Jack Pearadin and Doug Nelsen found a 1.73-carat diamond after nearly a year of searching the park's field.
Speak these two words in the headline aloud. You might need the practice.
It hit me Saturday night, watching the ABC debates in New Hampshire and again Sunday, when Fox talked with Republican candidates. Former Arkansas Gov. Mike Huckabee is the best candidate in the Republican field.
I mean this in political terms, naturally, not philosophical ones. Mitt Romney, Rudy Giuliani and Fred Thompson are dead or dying. Only John McCain stands between Huckabee and the Republican nomination.
Huckabee is younger, funnier and better able to use the free media that he's proven adept at amassing. Only McCain enjoys as warm a relationship with the national press corps, but McCain is far more likely to go off half-cocked.
I write this before the New Hampshire primary, where Huckabee likely will trail McCain and Romney. But then he goes South. For my analysis there, I turn to a recent e-mail from Jerry King, the flamboyant fundamentalist preacher and former Republican legislator from Greenwood. “I really do not think there are any skeletons of any kind that are going to get those ‘Bible Belt nuts' off Huckabee,” King wrote. “There are 35 to 40 percent of them in 22 of the 31 red states.” If nothing scares off the people who believe as he does, King says, Huckabee's victory is inevitable.
Huckabee, adds King, is “no Pat Robertson.” Rather, said King, he “is clothed in the same cloth as the Great Communicator, Ronald Reagan.”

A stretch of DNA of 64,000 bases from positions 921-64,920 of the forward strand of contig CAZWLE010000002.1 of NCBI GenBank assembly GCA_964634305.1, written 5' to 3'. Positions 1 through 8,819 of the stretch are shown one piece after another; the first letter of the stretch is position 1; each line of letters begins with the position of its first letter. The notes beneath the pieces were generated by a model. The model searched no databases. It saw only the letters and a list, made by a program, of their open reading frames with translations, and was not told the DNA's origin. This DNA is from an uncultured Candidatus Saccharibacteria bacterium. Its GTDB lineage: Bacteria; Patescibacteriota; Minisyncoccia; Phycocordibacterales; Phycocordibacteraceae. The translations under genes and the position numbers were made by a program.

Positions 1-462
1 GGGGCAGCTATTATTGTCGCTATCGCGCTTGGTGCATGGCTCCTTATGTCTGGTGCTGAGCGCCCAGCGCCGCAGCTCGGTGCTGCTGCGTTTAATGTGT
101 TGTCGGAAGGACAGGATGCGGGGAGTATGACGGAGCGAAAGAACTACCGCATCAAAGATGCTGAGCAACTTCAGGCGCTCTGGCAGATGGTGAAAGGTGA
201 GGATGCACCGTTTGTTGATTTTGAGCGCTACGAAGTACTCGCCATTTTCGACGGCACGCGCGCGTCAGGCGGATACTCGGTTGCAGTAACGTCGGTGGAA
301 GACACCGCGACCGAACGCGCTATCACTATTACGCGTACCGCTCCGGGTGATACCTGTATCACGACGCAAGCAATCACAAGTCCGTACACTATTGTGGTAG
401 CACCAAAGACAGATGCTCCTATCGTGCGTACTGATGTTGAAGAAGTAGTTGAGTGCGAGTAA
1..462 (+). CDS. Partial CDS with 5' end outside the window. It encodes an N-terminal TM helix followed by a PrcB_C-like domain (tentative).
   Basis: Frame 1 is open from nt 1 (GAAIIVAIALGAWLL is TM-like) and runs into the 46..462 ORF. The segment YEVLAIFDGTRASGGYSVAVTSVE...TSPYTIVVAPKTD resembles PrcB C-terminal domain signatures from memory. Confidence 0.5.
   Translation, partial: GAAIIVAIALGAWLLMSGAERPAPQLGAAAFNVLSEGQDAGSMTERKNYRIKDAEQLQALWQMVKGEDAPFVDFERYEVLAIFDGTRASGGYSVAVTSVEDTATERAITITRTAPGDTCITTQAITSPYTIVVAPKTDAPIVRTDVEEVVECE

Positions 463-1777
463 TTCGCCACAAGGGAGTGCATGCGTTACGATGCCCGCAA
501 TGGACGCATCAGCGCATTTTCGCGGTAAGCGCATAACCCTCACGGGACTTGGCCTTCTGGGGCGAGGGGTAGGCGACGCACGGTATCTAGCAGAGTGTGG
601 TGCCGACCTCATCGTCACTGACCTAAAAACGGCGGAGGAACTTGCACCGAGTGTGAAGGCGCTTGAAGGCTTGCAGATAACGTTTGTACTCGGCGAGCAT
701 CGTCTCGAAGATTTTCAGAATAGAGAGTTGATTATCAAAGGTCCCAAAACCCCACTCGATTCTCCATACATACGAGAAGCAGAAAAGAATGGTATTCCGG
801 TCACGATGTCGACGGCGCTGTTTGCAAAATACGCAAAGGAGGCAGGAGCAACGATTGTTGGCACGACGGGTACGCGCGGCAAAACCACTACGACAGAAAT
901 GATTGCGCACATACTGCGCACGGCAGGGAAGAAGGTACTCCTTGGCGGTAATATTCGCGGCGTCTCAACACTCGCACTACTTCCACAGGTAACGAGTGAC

Huckabee's knack for public performance seems to have coated him with Reagan-style Teflon. Judging by the army of former employees and party colleagues who don't like Huckabee much, he resembles Reagan in his ability to cement bonds better with large audiences than individuals. (Huckabee does seem to do better with his own family.)
But presidential politicking is mass marketing. Huckabee has convinced significant numbers of people that he's one of them. When Huckabee flipflops or misspeaks — the list is long: immigration, taxes, war, civil unions, Pakistan knowledge — his admirers see it as merely human, much as they would view their own foibles in a forgiving way. When Mitt Romney flipflops, it's but another bit of damning evidence against the plastic man.
There are reasons to feel warm toward Huckabee. The national Republican establishment — Rush Limbaugh, Pat Robertson, George Will, Weekly Standard, National Review, etc. — has lined up solidly against him. If I were obligated to vote in the Republican primary, and considering this opposition, I might make a nose-holding vote for Huck if I couldn't write in Chuck Hagel. After all, Huckabee jumped in front of some worthy Democratic-sponsored parades in Arkansas. He might do the same with a Democratic Congress.
Fortunately, I don't face such a decision. Plus, the Democratic choices give no cause for hesitation in the voting booth. But I agree with Jerry King's assessment that Democrats are off base in wishing for a Huckabee nomination, particularly should the Democrats make a choice based on personality as well. Thin as Mike Huckabee's policy gruel has been, he's offered more solid sustenance than Barack Obama. Huckabee's 30 percent national sales tax, individual-paid health care and privatized Social Security are dubious ideas on close inspection, but they pack great surface appeal. In a battle of personalities, particularly given the baggage Republicans are eager to pack on Obama, it would be unwise to dismiss Huckabee's chances.
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